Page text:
“More grapes? But you haven’t touched the fish!”
Last week in my first blog entry I showed you what an ideal ‘Family Style’ dinner looks like. Complete with little ones serving themselves to the best of their ability when possible. I mentioned that it’s up to my kids to decide how much to eat from what I serve. But what does that really mean, practically speaking? What if all they want to eat is grapes and they haven’t even touched their fish? What if they want to hog all the raspberries? Do you really need to make enough spaghetti to feed an army? And let’s not forget dessert, don’t they have to earn it via bites of broccoli? I’ll tackle each of these frequent dilemmas one at a time in light of the Division of Responsibility:
What if All They Want to Eat is Grapes And They Haven’t Touched The Fish?
So you’ve put together a beautiful, delicious meal and made sure to include a bowl of grapes, a food you know your kids readily accept. Your 3 year old is gulping down grape after grape and hasn’t even touched the salmon! You might feel anxious about his absent protein intake and feel a strong urge to hold the remaining grapes hostage until he’s chewed on some salmon–or at least sipped a little more milk. I won’t tell you what to do, but I’ll tell you what I do.
I don’t hold any food hostage. If all they want to eat is grapes at lunch, it’s okay. If they only have eyes for buttered bread at dinner, so be it. It’s not necessarily easy, and definitely counter-intuitive, but I force myself to trust my kids’ appetites at meals. No one meal is going to make or break their nutritional status. And from my experience, although kids will sometimes invest their crazy appetites into the enjoyment of just one food from the table, that food changes from meal to meal and day to day. Over the day, days, week, and weeks they do balance out.
And really, will a couple bites of protein eaten under duress really change a child’s nutritional status? Not really. However, the power struggle over this could make the whole meal quite bitter and she’ll be less likely to want to try the fish (or chicken, tofu, beans, casserole). Kids who are pressured to eat (or to eat more) generally push back with resistance and want to eat less. The nerve of those little rebels 😉
But let’s say, that instead of grapes, I had put out a bowl of out-of-season, organic, imported raspberries–so they’d be about $1.00 per berry 😉 Then I take a different view.
What if they want to hog all the raspberries?
When your thoughts change from oh no he’s eating too much of this…it’s not healthy or balanced to oh no he’s eating all the raspberries and there won’t be enough left for me…ahem…the rest of the family, then we’re no longer talking about controlling a child’s eating. We’re talking about manners and etiquette. When there’s a true scarcity, then it is only polite and considerate to make sure everyone gets their fair share. Whether it’s a pricy cut of meat, rare fruit, or skimpy leftovers, controlling portions is not about controlling one child’s eating. It’s about etiquette.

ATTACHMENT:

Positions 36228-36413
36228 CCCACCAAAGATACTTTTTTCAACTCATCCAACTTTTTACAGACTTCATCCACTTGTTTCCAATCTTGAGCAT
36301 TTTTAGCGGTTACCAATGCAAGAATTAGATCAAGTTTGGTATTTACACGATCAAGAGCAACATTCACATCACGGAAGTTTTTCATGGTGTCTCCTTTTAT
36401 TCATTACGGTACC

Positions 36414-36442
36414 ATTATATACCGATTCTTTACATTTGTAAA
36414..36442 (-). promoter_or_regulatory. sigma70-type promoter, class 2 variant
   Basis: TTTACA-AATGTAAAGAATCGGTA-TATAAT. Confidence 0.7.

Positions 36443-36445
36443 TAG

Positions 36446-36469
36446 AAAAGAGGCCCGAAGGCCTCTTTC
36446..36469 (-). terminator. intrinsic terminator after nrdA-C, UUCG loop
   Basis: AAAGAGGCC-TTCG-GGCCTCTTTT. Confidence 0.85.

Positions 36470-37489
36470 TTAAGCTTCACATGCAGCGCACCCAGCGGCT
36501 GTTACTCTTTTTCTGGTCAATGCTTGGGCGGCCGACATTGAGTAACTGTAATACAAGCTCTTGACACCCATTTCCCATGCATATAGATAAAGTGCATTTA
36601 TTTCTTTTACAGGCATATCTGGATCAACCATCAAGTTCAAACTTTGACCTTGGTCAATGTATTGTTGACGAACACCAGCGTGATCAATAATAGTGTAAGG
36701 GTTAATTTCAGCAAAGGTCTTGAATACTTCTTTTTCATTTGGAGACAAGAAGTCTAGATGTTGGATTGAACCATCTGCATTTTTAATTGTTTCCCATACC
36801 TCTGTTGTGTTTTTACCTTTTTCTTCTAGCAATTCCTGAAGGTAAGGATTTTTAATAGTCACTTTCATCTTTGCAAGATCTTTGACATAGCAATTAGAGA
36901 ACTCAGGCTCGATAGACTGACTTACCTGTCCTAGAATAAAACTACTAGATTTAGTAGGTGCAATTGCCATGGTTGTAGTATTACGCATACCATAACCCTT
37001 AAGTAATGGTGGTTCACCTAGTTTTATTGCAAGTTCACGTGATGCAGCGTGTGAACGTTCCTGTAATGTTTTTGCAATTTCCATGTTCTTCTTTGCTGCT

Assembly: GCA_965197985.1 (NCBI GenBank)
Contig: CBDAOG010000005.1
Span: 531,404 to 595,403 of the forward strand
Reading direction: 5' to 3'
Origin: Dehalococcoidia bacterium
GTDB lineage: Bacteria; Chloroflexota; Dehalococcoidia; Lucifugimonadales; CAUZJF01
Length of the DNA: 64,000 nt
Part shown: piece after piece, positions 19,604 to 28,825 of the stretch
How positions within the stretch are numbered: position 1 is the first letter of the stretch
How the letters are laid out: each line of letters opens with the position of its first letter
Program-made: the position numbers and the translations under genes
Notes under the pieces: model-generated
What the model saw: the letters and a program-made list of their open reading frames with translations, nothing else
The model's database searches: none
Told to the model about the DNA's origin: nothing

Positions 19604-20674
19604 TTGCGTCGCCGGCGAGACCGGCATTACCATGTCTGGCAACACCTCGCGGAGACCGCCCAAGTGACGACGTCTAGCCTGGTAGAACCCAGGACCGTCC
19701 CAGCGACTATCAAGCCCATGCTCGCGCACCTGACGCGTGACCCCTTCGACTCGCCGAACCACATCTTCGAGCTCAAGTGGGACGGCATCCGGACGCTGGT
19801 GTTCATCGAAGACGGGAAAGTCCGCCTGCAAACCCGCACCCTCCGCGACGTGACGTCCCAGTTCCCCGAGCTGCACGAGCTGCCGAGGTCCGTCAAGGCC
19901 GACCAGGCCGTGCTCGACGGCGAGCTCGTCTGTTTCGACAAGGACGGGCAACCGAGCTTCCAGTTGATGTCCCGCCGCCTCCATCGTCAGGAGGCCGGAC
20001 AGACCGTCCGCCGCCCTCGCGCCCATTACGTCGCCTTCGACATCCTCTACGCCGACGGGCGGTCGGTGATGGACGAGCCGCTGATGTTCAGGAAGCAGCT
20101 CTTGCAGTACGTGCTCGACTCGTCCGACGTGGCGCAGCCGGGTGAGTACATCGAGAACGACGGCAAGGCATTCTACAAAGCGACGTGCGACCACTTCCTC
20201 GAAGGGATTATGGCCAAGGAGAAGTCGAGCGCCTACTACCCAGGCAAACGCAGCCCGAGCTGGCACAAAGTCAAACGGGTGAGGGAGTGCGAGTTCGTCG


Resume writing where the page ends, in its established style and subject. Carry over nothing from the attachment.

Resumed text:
So I try to talk about these kinds of food limits in this way. I emphasize that we need to be sure everyone has had some before we take seconds, thirds, etc.
How much should you put on the table?
The short answer is: enough. Cook or prepare enough of everything you’re serving so everyone can eat as much as they want of it. But with some caveats. On the Ellyn Satter Institute’s FB page a question was recently posed regarding how much spaghetti a mom should serve when she worried some would overeat it. Here is my answer as I posted in the thread (slightly abbreviated):
…if *every time* I made spaghetti one or more family members were hankering for more and we always ran out before they got their fill, then I’d try to make more in the future. But I wouldn’t prepare so much spaghetti that it meant we’d be eating leftovers for days *just in case.* Sometimes we have a leftover night where there’s bits of this and bits of that and not enough of any one thing for anyone to eat much of it, but there’s usually bread or fruit or something else that most people like.
If parents are controlling the food amount in order to manipulate what their kids eat (not serving much of X for fear their kids will overeat X) then that is not consistent with DOR because the food is being served with a controlling agenda. But if there is a limit due to true scarcity, cost, or other similar reasons then it’s not a big deal.
So I definitely am not going to peel and cut up 6 cucumbers to serve with a gallon of hummus at a dinner for my family of four. But I will try to serve enough of the foods I suspect will be popular so that when my husband and kids stop eating I can reasonably assume they’ve stopped because they are satisfied and not because we’ve run out of food. And of course, real life (time, money, availability) comes into play.
So How Does Dessert Work?
If it’s not a good idea to restrict portions of fruit or meat or bread or pasta…what about dessert? Do I really let my kids eat as many brownies as they want provided I’ve made enough? I think the answer to this question deserves its own blog post, so I’ll follow up with this in the near future!